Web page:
What a ludicrous idea! Your editorial`s suggestion that the tax levy and ringfencing will cause HSBC to become a "weak bank" which, in turn, "will not make for a strong economy", ignores much empirical evidence (A bitter pill,10/06/15). You do admit to HSBC`s various scams like "having its share of PPI mis-selling", and the small matter of "money laundering" gets a mention too, but nowhere is it acknowledged that had it done anything to change the banking culture of profit-at-all-cost, and obscene bonuses to those who could make the most money for the bank, regardless of method or ethics, they would have avoided being fined far more than the amount paid because of the tax levy. No mention, either, of the £32000 a week paid to non-dom CEO, Stuart Gulliver, on top of his £1.2m salary, to get round EU bonus caps, nor of the bank`s role in rigging the foreign exchange markets, nor even of HSBC`s Swiss banking arm helping wealthy customers avoid tax. They have claimed that the bank levy prevents them paying a 5% rise on last year`s £6.3bn dividend to their shareholders, as if that should excuse their decision to sack 8000 workers who almost certainly had nothing to do with the misdemeanours.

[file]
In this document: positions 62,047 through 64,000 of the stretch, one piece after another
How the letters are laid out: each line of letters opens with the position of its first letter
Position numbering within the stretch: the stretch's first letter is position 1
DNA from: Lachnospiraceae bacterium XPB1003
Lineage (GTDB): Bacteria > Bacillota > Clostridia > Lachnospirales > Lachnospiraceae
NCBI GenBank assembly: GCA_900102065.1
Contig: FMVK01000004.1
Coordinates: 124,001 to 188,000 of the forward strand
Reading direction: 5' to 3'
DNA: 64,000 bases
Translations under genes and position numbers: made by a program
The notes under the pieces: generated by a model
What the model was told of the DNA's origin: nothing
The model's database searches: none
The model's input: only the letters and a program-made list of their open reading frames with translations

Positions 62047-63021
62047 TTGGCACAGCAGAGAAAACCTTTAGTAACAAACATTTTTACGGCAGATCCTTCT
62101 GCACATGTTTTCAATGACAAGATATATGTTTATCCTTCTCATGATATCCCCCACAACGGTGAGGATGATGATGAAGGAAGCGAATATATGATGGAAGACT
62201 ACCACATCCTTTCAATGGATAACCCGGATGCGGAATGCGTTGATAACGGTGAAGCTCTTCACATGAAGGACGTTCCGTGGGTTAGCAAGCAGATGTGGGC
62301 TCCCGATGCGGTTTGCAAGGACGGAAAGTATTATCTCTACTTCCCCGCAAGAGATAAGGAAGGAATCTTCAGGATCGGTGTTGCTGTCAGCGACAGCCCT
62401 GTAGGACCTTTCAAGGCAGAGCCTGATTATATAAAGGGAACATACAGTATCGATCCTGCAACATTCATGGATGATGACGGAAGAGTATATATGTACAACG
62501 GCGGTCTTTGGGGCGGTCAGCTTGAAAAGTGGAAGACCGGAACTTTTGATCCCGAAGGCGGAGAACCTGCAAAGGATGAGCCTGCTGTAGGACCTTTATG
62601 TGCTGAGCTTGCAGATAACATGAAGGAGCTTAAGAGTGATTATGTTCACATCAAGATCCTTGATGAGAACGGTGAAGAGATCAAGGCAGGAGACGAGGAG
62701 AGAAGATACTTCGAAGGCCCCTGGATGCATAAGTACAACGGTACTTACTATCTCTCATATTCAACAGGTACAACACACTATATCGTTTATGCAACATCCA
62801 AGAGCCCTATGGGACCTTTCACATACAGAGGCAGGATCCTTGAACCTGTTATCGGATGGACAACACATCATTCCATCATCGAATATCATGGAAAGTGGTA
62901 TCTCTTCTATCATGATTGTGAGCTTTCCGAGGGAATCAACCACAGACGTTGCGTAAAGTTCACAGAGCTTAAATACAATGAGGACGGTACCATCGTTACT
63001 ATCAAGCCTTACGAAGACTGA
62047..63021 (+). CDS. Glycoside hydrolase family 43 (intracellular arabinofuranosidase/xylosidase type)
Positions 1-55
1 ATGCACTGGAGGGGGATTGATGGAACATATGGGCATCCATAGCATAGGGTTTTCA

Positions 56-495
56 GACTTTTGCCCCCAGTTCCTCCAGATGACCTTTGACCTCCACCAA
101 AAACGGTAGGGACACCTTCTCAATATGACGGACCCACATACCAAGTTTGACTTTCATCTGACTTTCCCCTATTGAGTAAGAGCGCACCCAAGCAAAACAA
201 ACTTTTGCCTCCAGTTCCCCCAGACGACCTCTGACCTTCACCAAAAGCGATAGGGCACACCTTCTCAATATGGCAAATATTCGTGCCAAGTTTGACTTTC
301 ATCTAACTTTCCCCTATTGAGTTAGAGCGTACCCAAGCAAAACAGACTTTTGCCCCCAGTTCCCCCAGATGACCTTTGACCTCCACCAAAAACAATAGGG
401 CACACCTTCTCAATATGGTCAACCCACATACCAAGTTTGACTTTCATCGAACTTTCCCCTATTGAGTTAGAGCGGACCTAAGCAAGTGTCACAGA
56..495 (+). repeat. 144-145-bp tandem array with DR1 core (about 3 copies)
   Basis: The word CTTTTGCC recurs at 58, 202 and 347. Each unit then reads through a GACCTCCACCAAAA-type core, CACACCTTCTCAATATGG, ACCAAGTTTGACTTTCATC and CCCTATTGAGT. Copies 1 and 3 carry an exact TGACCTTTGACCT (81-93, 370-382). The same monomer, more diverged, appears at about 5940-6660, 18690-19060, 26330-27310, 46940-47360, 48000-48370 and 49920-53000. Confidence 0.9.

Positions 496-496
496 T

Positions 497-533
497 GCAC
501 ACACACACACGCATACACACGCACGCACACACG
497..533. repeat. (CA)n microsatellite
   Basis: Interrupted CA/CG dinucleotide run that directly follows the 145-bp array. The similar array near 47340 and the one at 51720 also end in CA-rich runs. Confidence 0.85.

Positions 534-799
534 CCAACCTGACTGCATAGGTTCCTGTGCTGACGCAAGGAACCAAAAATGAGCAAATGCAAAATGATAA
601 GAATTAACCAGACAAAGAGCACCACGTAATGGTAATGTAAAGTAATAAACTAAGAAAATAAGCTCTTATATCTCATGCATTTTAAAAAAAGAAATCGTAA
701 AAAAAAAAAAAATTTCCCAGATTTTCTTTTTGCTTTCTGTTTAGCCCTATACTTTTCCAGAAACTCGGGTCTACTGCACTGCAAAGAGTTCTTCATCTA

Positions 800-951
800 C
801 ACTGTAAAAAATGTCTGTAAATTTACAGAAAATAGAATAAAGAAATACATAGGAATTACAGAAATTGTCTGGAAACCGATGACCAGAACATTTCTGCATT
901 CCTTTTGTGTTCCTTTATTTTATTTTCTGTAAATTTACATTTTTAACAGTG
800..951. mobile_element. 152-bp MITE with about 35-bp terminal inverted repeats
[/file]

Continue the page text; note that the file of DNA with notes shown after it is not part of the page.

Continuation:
Quantitative easing provided £375bn to the banks after the crash, which was meant to kickstart the beginning of a "strong economy", with the banks lending to British businesses; it didn`t happen, but nevertheless,"bank-bashing", according to you, "has probably run its course"! How dare any bank complain about regulation, bank levies and a corporation tax which is around 18 percentage points below the rate paid by companies in America? How often have we heard the similar threat that, if bankers aren`t allowed their annual bonuses, they will leave the country? If our politicians had any bottle at all, they would call HSBC`s bluff ; most of the electorate would be in favour of an 80% bonus tax, and of our participation in the EU`s financial transaction tax due in January 2016, so, in fact, the bank is treated far too leniently in the eyes of most people. Didn`t Mark Carney say last year that the issues facing banks were not the result of a few bad apples, but evidence of a rotten barrel?